Matt Taibbi Police Accountability Police Violence Protest

TAIBBI: Activism, Uncensored: Akron Explodes in Protest After Police Killing

A dubious traffic stop leads to 90 shots fired at an unarmed fleeing 25-year-old, Jayland Walker

By Ford Fischer and Matt Taibbi / Substack

When the concept of bodycams was introduced, a lot of people thought it would be panacea, leading either to the end of police brutality or the easy weeding-out of bad actors. One might remember Barack Obama asking for $263 million for bodycams in the wake of Ferguson, saying police shootings were a “national problem” and he was committed to rolling back a “militarized culture.”

Police and community activists alike were skeptical. Footage, we were told, would mysteriously disappear, or would be edited to leave out key context (both police unions and activists talked about this). All of these problems are present in the story described by Ford Fischer’s News2Share crew in Akron, Ohio, involving the police shooting of 25-year-old Jayland Walker and the protests in the city afterward.

We hear Ford asking why there’s no dash-cam footage, and no footage of the critical encounter, and although we do see police hitting Walker with as many as 60 bullets, we don’t see why.

The commonality with almost every infamous police killing, from Eric Garner to Sandra Bland to Freddie Gray to this one, is a problematic stop. Police are incentivized to accumulate arrests and summonses — remember in Ferguson it subsequently came out that the City Finance Director had written to the Chief of Police long before the fateful events, saying, “unless ticket writing ramps up significantly before the end of the year, it will be hard to significantly raise collections” — so you see a lot of fatal incidents begin with stops for loitering, improper lane changes, “obstructing traffic,” or in this case, an unspecified “equipment violation.”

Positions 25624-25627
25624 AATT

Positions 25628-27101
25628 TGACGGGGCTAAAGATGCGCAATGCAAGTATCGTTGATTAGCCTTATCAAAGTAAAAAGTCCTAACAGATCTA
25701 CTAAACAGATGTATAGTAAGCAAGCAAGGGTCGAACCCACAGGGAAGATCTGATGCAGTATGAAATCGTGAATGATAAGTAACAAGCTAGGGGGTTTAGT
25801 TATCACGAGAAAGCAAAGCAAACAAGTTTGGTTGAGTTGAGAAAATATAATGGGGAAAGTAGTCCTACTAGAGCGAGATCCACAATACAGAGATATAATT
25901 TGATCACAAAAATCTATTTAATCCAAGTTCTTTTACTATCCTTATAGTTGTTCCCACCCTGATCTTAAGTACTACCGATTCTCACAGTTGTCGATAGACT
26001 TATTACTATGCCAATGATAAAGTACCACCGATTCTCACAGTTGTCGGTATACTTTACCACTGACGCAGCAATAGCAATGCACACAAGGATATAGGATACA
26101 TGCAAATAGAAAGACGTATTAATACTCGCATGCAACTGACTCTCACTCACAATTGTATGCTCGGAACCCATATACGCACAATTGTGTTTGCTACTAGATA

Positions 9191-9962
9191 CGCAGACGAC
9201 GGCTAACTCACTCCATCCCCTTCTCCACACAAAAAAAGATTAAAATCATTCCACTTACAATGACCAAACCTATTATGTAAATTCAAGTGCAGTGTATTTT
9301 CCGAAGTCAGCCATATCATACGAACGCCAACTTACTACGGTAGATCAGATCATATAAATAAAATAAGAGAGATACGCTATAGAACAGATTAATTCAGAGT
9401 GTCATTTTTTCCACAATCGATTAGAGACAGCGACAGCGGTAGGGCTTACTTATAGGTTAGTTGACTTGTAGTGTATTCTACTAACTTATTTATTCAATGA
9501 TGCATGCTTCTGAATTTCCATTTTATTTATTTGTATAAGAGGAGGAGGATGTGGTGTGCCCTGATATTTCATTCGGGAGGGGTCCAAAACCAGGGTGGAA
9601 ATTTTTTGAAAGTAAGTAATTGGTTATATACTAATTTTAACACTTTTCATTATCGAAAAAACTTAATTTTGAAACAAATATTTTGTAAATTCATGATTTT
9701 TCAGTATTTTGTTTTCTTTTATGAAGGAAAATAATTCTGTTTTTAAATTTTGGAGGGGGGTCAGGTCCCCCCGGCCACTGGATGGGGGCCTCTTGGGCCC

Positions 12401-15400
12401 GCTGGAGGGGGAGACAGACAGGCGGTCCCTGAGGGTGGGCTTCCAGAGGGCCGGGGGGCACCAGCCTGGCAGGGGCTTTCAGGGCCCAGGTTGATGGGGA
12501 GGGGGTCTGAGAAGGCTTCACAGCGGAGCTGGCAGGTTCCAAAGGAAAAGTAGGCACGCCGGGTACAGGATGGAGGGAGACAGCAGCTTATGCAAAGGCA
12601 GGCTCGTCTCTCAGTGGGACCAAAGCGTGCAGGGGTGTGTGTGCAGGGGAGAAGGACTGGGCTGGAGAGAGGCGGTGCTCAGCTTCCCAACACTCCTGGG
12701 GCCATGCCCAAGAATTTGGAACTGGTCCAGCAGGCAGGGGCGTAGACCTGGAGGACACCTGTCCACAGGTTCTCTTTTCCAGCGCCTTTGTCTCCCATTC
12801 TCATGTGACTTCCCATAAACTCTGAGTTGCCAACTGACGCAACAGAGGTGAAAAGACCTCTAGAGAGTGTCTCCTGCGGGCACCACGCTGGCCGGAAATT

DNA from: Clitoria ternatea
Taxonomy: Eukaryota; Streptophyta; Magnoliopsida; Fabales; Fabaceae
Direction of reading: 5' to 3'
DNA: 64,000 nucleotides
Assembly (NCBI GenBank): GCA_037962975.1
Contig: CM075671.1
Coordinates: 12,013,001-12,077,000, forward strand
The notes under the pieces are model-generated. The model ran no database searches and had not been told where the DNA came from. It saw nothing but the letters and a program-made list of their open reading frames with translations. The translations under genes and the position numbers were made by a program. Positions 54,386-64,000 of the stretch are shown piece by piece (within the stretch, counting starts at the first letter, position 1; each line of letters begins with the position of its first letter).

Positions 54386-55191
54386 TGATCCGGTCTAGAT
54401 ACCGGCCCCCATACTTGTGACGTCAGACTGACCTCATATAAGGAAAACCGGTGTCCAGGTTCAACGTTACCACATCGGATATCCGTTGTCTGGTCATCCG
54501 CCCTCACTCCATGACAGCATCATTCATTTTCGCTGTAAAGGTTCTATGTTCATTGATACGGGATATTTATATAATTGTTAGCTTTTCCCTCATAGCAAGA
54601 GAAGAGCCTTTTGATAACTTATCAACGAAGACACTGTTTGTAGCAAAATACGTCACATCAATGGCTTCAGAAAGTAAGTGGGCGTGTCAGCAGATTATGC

All of this is on display in this typically excellent News2Share video chronicle, which captures the bizarre official explanation for the shooting, followed by tense protests that end with dumpster fires, smashed barricades, and the use of tear gas.

Matt Taibbi
Matt Taibbi

Matt Taibbi, author of the New York Times bestsellers The Divide, Griftopia, and The Great Derangement, was a contributing editor for Rolling Stone and winner of the 2007 National Magazine Award for Columns and Commentary.

Ford Fischer
Ford Fischer

Ford Fischer is a filmmaker, videojournalist, and the editor-in-chief of News2Share, where he specializes in collecting raw footage and livestream of political activism.

7 comments

  1. Thank you, Akron. I never lived there, however it was once a center on American production. Then, our ‘leaders’ decided to ‘offshore’ and left Akron a shambles. I lived for a time in Cleveland, worked a bit in a steel mill (long gone), so …

    Why do Americans allow the destruction of their own cities? This country is sick, and needs to consider another cure. Capitalism and the programmed division (by the rulers) of racism is killing this country.

  2. America’s infantile “logic” suggests a nation birthed on theft, cannibalism, and back-stabbing treachery to be highlighted as a sparkling example of how to remain prosperous. So shooting Itself in the [REDACTED] shouldn’t surprise anyone. It’s just that America never learns from the egregious mistakes She makes because of… “exceptionalism.”

    Grow up… or is it already too late?

  3. YouTube is forcing people to sign in to watch this video, which I refuse to do. YT could also completely pull it. Ford Fisher, please post your videos on an alternative platform like Odysee so that more people can view them.

  4. Yes police do make traffic stops, and it results in revenue, just as criminals steal catalytic converters and reap the rewards. We don’t shoot them for stealing, just as motorists are not allowed to shoot at police (who profit).Once that rule is violated, the cost goes up, and it could be your life either way. Mr Walker did not need to be shot 60 times, he was most likely dead after 4-5, the rest was needless, but probably didn’t matter in the end. I understand Walker had recently lost a loved one. That can be very hard to cope with. RIP.

    1. Correction.
      ALL OF THE SHOTS FIRED WERE NEEDLESS.
      What was going through your mind, when you decided to write that 4 or 5 were what was needed?

      1. southpaw, What was going through the officers minds is a more relevant question? They had been fired upon, and had no way of knowing that he was not currently armed, he makes a clear move at his waist, and responded. Would you have them disengage, and risk further public safety? The man had options he failed to take advantage of. I have been pulled over and ticketed, it sucks, but It is not a death sentence unless you make it one.

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